Since January we have been working on a new focus for the first half hour of our school day. ‘Independence time’ has been set up across the school to promote independent learning skills by giving children a free choice of how to use their time, and opportunities to reflect on what they have been learning.
We have had a number of conversations in this reflection time about activities on the computer, and what learning has actually resulted from some of the activities and games the children enjoy playing. Some of these began quite tongue in cheek, as children related that they were learning how to play the game in question. This actually resulted in some interesting conversations, with one child decided that ‘you are learning when you do anything really’. Despite this potentially profound statement, we came to an agreement that they needed to be able to demonstrate they were learning something ‘worthwhile’ in this time.
Unfortunately, having come to this conclusion, I have seen that children of this age can be quite blinkered in their interpretation of what learning can be. Having agreed on a rule such as this, the eagerness to conform to it can result in it being applied quickly, but before any deeper thinking has taken place.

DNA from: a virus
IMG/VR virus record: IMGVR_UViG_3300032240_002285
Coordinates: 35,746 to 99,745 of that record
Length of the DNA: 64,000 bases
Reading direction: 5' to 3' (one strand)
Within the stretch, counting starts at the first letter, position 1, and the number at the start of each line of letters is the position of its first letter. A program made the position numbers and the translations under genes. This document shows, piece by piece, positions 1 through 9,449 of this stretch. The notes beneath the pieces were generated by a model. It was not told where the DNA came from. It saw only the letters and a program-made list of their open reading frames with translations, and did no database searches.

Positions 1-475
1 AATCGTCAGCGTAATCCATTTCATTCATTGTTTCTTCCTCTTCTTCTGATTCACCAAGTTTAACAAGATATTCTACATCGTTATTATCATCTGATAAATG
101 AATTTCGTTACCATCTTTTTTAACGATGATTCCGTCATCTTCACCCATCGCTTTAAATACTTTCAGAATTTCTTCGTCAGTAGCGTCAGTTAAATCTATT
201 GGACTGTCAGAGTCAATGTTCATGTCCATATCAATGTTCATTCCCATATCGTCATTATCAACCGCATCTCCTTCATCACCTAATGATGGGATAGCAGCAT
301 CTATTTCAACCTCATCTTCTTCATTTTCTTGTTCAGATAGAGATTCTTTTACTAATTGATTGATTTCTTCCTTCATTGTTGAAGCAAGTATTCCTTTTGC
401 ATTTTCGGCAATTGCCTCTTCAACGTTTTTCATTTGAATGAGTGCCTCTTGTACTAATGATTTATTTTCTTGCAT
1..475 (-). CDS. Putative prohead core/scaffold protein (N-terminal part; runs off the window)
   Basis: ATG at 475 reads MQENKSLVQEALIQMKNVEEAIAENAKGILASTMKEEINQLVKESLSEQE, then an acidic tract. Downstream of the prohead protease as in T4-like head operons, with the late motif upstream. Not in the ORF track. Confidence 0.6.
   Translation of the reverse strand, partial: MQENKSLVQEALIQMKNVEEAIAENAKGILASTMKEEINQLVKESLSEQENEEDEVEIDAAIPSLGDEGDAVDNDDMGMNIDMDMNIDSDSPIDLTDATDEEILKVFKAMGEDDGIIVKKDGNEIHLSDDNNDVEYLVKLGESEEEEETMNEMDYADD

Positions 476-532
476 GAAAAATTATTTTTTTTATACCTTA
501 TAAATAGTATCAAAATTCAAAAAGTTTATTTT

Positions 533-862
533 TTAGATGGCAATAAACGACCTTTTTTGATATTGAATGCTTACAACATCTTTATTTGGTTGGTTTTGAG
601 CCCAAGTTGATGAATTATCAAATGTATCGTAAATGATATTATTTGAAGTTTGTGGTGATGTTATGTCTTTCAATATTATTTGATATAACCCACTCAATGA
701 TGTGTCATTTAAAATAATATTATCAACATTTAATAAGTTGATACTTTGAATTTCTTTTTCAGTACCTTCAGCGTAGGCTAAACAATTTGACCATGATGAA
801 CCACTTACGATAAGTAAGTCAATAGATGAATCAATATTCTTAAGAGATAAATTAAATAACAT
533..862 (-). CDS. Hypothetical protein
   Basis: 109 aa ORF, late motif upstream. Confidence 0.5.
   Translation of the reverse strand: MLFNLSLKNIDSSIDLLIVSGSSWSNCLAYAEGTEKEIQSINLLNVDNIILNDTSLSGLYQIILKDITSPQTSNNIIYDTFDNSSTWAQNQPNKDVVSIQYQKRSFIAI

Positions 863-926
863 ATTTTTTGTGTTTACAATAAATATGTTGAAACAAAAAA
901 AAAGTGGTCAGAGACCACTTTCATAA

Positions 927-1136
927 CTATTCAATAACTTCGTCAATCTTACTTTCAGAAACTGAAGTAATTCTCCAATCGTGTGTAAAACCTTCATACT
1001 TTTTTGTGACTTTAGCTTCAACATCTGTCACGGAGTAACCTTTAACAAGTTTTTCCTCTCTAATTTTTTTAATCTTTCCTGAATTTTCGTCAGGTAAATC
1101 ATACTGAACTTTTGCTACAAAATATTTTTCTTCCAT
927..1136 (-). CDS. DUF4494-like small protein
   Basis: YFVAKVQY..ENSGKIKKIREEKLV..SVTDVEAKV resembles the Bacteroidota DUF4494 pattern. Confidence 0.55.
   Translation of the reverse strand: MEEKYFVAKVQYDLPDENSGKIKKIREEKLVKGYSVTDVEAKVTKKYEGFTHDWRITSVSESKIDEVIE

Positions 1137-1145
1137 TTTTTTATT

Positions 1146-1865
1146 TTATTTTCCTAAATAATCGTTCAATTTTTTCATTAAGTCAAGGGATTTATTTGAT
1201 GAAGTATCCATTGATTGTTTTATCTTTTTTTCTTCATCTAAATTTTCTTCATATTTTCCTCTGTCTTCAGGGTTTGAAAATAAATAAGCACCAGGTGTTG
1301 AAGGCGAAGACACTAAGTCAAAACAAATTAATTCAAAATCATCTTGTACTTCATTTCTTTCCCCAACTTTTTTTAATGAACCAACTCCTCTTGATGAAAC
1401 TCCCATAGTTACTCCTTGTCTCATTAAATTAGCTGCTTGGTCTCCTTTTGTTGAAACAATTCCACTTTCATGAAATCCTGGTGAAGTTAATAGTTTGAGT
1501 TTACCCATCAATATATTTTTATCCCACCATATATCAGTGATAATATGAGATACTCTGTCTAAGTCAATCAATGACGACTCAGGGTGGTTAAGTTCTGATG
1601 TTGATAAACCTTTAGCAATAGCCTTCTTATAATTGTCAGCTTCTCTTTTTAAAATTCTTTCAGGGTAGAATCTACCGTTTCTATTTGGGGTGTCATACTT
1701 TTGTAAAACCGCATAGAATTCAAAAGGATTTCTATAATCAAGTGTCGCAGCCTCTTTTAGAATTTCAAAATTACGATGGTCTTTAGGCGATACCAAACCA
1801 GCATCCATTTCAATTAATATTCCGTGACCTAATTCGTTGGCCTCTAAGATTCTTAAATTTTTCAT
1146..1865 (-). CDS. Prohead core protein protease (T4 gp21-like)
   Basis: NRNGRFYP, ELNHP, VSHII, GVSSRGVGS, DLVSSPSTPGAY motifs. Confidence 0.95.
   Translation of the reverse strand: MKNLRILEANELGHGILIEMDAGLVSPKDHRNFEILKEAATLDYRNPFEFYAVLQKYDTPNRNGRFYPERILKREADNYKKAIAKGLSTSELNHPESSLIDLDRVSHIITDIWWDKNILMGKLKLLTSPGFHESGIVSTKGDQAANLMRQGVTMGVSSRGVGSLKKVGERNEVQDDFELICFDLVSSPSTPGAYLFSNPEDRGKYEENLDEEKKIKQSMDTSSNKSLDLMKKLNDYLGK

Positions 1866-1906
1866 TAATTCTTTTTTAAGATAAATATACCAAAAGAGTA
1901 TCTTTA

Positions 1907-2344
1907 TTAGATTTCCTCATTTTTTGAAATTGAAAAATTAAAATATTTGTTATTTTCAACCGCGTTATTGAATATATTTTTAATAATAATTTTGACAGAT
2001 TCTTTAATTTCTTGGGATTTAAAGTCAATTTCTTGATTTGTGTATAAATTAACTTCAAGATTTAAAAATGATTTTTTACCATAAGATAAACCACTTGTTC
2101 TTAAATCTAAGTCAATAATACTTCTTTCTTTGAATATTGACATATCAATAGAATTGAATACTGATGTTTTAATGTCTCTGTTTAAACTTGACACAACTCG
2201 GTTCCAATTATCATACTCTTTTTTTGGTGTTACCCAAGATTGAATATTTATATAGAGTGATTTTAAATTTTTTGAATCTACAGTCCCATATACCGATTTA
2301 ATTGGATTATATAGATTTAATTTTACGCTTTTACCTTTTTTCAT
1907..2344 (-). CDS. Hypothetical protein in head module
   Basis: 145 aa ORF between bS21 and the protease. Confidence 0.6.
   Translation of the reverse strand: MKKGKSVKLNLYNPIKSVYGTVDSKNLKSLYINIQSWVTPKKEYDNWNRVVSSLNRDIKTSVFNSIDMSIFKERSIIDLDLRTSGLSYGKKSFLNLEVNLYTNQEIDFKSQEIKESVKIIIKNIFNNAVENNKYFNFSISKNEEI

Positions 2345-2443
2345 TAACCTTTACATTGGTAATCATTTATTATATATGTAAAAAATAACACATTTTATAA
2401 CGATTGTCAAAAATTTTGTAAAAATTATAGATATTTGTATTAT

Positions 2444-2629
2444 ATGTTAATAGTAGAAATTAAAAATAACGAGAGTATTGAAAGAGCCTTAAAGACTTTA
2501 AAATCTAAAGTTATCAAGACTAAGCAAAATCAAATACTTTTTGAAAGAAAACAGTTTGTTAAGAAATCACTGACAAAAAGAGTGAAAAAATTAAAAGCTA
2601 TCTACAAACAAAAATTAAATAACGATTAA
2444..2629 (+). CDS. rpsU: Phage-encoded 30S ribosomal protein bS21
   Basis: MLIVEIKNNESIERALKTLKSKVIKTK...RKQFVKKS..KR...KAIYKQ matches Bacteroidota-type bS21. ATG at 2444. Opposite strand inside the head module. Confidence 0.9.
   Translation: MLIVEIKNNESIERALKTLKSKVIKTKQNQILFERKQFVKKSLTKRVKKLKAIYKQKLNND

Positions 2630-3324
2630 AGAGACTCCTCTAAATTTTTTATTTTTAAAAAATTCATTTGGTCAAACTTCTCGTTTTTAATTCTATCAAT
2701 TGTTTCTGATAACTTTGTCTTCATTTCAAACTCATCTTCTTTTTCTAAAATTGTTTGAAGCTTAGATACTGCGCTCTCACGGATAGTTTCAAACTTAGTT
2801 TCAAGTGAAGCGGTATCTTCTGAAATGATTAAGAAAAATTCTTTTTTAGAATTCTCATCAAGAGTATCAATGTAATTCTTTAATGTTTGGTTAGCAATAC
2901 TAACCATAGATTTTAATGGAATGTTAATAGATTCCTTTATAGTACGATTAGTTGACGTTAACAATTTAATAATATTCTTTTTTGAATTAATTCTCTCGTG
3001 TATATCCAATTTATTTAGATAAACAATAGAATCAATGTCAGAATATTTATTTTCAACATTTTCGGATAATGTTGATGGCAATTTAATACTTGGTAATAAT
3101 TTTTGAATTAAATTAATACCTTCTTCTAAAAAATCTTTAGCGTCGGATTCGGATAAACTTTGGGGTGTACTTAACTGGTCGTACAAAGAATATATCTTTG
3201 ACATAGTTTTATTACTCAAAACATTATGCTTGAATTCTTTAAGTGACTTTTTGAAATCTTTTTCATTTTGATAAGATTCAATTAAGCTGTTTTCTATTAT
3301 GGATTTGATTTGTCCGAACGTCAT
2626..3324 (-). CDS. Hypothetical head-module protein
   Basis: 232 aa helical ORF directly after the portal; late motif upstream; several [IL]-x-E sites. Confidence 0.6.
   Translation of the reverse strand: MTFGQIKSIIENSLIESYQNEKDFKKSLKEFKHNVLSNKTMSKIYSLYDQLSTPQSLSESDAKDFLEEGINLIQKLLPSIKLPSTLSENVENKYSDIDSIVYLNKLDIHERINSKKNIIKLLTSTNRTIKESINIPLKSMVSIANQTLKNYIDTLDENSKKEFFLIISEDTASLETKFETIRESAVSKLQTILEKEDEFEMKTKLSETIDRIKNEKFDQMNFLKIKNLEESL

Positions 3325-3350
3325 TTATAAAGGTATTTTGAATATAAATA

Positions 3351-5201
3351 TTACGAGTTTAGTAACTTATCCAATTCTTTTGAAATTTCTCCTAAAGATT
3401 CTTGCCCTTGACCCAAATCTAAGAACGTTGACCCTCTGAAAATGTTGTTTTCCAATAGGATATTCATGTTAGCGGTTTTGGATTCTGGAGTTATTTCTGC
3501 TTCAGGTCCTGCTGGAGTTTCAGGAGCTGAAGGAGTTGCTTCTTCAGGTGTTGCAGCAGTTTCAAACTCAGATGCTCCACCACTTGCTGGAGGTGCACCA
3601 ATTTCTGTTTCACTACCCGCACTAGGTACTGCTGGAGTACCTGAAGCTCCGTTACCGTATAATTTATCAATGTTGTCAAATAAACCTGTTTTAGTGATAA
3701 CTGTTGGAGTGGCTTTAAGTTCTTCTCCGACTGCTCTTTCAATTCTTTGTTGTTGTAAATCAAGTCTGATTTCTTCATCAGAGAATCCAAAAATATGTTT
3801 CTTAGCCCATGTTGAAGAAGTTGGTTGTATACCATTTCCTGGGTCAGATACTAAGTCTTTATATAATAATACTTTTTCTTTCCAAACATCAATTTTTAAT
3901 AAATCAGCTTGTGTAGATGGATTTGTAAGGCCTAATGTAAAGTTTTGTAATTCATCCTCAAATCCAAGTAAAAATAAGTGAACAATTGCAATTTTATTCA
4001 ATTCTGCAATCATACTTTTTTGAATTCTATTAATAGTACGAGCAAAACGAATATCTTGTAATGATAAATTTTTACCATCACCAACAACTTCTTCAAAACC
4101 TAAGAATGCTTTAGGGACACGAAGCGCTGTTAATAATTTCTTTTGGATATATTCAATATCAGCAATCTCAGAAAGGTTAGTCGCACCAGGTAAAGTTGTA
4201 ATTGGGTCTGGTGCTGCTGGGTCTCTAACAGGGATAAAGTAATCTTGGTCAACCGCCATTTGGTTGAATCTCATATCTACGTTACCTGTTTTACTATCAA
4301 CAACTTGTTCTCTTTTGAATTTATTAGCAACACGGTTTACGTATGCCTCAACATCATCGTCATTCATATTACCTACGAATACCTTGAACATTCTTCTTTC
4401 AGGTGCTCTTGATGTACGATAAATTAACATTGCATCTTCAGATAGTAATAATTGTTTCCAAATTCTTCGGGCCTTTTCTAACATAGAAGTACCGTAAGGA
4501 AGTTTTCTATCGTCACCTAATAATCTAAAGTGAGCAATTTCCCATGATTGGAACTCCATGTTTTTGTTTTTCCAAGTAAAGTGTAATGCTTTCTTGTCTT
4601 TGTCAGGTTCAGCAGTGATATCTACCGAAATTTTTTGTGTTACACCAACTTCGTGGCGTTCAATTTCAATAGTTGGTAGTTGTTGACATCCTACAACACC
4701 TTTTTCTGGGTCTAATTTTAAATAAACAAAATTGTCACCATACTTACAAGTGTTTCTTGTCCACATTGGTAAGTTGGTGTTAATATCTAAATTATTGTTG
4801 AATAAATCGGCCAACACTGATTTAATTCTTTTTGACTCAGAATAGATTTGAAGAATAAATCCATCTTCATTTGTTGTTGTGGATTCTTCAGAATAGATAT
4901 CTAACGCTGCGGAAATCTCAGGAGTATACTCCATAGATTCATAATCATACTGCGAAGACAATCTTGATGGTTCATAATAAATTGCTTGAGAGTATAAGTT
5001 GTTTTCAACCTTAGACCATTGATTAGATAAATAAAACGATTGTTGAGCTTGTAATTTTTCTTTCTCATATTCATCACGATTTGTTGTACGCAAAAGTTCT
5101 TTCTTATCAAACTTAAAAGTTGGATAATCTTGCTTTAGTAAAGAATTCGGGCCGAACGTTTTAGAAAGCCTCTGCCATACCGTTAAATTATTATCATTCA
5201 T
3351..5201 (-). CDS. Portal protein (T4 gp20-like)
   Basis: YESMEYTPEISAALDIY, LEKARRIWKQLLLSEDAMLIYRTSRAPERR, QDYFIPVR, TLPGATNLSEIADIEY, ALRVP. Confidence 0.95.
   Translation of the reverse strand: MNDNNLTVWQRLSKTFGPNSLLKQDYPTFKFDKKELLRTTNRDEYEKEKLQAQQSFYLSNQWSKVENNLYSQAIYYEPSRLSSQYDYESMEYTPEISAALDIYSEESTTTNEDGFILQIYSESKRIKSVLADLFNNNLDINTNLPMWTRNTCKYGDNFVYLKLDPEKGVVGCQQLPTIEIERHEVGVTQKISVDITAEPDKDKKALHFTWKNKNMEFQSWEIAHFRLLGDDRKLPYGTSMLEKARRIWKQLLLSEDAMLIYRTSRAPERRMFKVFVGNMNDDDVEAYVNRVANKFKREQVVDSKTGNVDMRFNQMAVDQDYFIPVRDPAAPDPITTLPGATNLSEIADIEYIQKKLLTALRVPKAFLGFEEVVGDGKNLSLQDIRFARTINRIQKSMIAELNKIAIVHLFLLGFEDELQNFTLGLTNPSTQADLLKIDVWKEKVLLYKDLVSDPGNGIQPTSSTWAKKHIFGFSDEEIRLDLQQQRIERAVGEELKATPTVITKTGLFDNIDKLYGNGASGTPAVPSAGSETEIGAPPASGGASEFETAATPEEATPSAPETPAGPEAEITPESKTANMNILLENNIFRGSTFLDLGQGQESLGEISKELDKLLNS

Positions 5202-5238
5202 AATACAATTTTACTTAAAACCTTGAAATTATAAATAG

I have therefore been trying to take as many opportunities as I can to discuss possible lines of development and learning with them. I can see our ‘rule’ creates a possible temptation to choose lower level tasks where they can easily demonstrate the learning purpose , rather than something for which it is harder to articulate.
I had an interesting moment this morning when I approached two boys who were playing what appeared to be a fairly un challenging computer game. When I asked them what they were learning the replied ‘strategy’, something I initially took to be a response to try to ‘get away with’ playing a game. I am glad I spent longer talking to them, as they really were developing an involved strategy, and were quite clear about what they were learning from a game that was more complex than it at first appeared.
Perhaps I should given them more credit for their ability to think abstractly about learning.